The Hippo


Oct 23, 2019








“The Sun is Up, the Sky is Blue (Northern Gannet)” acrylic on canvas, by Rosemary G. Conroy

See “White Album”

Where: Sharon Arts Center Members Gallery, 30 Grove St., Peterborough
When: On view Aug. 1 through Aug. 30, reception Friday, Aug. 1, from 5 to 7 p.m.

Environmental art
Painting polar bears, living a dream

By Kelly Sennott

 Weare artist Rosemary Conroy promotes environmental change subtly: by painting bright portraits of beautiful animals.

“I want people to see creatures as individuals, individuals who are trying to make a living in the world, just like we are in a way,” Conroy said inside her Weare studio. “It’s a roundabout way of saying, ‘Wow, look at how beautiful these things are. Let’s make sure we still have them in the future.’ Because who wants to live in a world without polar bears? Not me.”
Her animal portrait collection for this show is called “The White Album,” and it will decorate the Sharon Arts Center Members Gallery Aug. 1 through Aug. 30. 
She’s no stranger to animal paintings, but most all 21 of these were made in the last six months, inspired by a trip with her husband to see the polar bears last year, on the frozen tundra, accompanied by an armed guard.
“I think he [her husband] wanted to make sure I didn’t go up and hug him or something,” Conroy said, laughing. “It was definitely the experience of a lifetime. I looked a wild polar bear in the eye. I’m sure he was thinking ‘Yummy!’ but I was thinking, ‘Oh my God!’ … We went out with a group of 12 people. I took like 3,000 pictures.”
She wanted to paint immediately afterward but was faced with a challenge. Conroy loves bright colors, and polar bears, well — they’re white.
“I’m known for my use of color,” Conroy said. “I wondered, could I make white animals seem colorful? So that was a challenge to myself.”
“The White Album” show (so called because each painting is named after a song in The Beatles’ White Album) includes paintings of the bears, a few birds, owls, French white horses and a few of her own animals, including her sheep Phoebe and chicken Mr. Moe. 
Visually, the animals are white but not quite white. Her polar bear’s fur, for instance, is trimmed with strands of blue, purple, pink and yellow, and its eyes are sunset orange. A handful of other paintings contain vibrant orange or yellow backgrounds to contrast.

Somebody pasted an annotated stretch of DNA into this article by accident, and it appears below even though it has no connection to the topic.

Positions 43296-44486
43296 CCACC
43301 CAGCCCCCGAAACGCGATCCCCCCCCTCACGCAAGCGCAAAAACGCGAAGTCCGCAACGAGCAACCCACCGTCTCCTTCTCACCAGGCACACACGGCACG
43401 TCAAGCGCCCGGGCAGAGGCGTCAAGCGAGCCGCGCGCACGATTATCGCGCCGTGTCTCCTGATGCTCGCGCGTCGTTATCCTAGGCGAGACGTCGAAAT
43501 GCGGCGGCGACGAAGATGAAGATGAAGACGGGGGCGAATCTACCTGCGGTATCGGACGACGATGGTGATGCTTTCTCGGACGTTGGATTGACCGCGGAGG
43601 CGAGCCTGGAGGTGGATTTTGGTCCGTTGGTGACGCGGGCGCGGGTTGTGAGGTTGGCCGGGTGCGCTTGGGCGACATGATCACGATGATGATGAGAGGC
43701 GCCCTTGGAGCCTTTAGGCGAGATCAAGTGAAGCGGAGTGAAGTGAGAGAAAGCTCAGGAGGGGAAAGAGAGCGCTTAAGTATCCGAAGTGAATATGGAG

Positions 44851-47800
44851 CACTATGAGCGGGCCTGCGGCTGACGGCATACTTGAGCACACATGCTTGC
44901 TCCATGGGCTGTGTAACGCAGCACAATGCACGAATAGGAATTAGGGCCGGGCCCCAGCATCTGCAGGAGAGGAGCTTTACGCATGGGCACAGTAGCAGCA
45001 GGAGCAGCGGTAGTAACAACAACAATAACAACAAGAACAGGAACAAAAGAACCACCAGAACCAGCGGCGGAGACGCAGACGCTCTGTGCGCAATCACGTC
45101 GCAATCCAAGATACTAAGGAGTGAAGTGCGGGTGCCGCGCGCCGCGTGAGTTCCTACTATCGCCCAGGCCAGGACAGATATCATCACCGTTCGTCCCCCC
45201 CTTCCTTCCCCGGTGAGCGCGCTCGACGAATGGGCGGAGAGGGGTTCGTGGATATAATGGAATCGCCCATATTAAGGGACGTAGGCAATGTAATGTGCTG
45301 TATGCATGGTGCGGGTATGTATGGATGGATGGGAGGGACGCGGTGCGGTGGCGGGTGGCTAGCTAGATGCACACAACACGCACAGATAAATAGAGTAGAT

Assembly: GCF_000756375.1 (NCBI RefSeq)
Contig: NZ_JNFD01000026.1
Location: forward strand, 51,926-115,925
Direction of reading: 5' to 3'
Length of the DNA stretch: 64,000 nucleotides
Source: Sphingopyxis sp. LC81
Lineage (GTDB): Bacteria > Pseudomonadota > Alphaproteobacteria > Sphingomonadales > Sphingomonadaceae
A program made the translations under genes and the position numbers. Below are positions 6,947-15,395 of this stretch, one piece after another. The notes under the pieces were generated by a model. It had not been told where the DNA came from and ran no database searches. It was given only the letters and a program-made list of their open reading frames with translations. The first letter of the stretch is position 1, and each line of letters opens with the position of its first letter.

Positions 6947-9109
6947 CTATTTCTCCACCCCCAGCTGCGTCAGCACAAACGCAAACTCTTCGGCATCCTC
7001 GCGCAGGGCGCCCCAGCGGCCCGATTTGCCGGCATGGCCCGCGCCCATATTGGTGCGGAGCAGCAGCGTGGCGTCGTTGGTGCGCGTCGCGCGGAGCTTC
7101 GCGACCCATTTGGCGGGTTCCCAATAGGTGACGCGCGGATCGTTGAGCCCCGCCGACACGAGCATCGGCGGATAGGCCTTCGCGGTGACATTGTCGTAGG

Creating the show’s works meant constant painting for six months, and Conroy said she’ll likely take a few weeks off now that it’s all done. But it’s a dream job.
“I keep waiting for the knock on the door,” Conroy said, “When somebody’s going to say, ‘You’re having too much fun, you have to get serious!’” 
Her journey into the art world was nontraditional. She studied management information systems and for much of her 20s worked on the 73rd floor in the World Trade Center. 
“I never went to art school,” Conroy said. “My parents couldn’t quite get their minds around that. … Right out of college, I did the whole corporate thing. I really did not like it.”
She grew up in Brooklyn (a place much more hip now than when she was young, which she finds extremely unfair). She met her husband in New York, and in 1990 they moved to New Hampshire. Conroy leaned on her environmental passion and earned her master’s at Antioch New England in Keene. 
She worked as the communications director for the Society for the Protection of New Hampshire Forests for years. Art, at that point, was still a “someday” option, a “someday” plan. Eleven years went by.
She remembers Sept. 11 clearly. She wasn’t near the city, but she was watching. Her family was in New York, and so were her former office mates.
It was an eye-opener. She knew something needed to change. 
“I remembered getting up and going to work every day, thinking, ‘Someday I’m going to be an artist.’ And you know, these people never got their somedays,” Conroy said. “I just thought — I have to do this. I can’t not do this. I can’t wait my whole life, and then all of a sudden, something horrible happens and you don’t get to live your dream.” 
As seen in the July 31, 2014 issue of the Hippo.

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